# Dosage Calculations Based on Body Surface Area (BSA)

• Michalakis Savva
Chapter

## Abstract

In the previous chapter, drug concentration in the blood was correlated to the clearance and drug distribution in the body. In this chapter, I discuss the relation of the body surface area (BSA) to the body weight. Subsequently, a number of complicated BSA equations are derived by applying simple concepts of geometry. Through these derivations you have the opportunity to comprehend and further apply the equations to calculate drug doses. The chapter is focused on the rational use of BSA equations for dosage calculations. Close to the end of the chapter, higher exponential equations are solved, either as they are or after conversion to the more convenient linear form to calculate doses for pediatric populations. In general, not all the drugs can be dosed using the concept of body surface area. Clinicians have to be able to see the connection between drug disposition, organ size, and body size in order to confidently use these equations to calculate doses. This chapter offers a conceptual approach to the use of BSA equations for dosage calculations. It also discusses the advantages and disadvantages of the method.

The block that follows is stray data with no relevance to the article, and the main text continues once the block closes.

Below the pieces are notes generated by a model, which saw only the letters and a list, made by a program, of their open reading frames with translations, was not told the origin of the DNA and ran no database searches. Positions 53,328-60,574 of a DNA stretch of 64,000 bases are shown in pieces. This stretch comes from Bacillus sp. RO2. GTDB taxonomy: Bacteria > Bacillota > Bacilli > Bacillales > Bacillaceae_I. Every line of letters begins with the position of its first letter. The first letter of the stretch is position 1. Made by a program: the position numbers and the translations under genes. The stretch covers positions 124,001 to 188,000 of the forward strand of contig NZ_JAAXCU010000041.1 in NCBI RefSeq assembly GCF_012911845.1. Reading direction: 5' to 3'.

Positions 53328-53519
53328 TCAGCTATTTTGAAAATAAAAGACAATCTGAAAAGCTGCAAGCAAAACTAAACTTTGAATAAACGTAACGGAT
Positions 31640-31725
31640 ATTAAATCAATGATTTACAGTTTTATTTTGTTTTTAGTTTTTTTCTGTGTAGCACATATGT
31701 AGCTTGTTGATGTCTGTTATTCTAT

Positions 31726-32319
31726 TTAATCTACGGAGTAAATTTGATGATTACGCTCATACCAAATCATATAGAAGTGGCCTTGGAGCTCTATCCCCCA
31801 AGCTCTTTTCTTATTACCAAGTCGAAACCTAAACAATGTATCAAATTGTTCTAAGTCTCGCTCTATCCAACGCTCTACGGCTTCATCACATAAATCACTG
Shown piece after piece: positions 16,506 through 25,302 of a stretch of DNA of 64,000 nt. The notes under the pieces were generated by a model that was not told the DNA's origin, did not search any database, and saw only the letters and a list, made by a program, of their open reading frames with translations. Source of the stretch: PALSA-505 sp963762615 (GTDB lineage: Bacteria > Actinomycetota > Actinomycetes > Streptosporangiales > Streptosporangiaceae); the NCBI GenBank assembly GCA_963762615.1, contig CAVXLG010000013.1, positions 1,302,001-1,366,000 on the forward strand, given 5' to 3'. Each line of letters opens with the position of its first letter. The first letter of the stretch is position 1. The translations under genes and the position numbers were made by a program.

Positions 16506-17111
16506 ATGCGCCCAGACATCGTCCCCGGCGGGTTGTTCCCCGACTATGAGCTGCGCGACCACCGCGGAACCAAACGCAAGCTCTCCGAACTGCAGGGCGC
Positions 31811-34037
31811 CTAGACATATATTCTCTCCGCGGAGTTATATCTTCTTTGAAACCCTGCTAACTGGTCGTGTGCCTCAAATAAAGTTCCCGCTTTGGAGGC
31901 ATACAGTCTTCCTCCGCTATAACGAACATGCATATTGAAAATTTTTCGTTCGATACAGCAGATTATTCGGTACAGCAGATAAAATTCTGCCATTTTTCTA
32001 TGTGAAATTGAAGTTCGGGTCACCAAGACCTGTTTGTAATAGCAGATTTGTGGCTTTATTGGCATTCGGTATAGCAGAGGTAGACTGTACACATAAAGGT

## Keywords

Body surface area Dubois and Dubois’s formula Boyd’s formula Fujimoto’s formula Haycock’s formula Mosteller’s formula

## Supplementary material

Open image in new window Lesson 14.1

Dosage calculations based on BSA. Description: (a) Body weight-based dosing versus BSA-based dosing strategies. (b) BSA calculations from height and weight using equations and nomograms. (c) Dosage regimens using BSA. (d) When to apply BSA-based dosage regimens (MP4 1086931 kb)

## References

1. T. Kouno, N. Katsumata, H. Mukai, M. Ando, T. Watanabe, Standardization of the Body Surface Area (BSA) formula to calculate the dose of anticancer agents in Japan. Jpn. J. Clin. Oncol. 33, 309–313 (2006)
2. Y.-X. Yang, C.-Y. Yu, W.-K. Chiou, The 3D scanner for measuring body surface area: a simplified calculation in the Chinese adult. Appl. Ergon. 34, 273–278 (2003)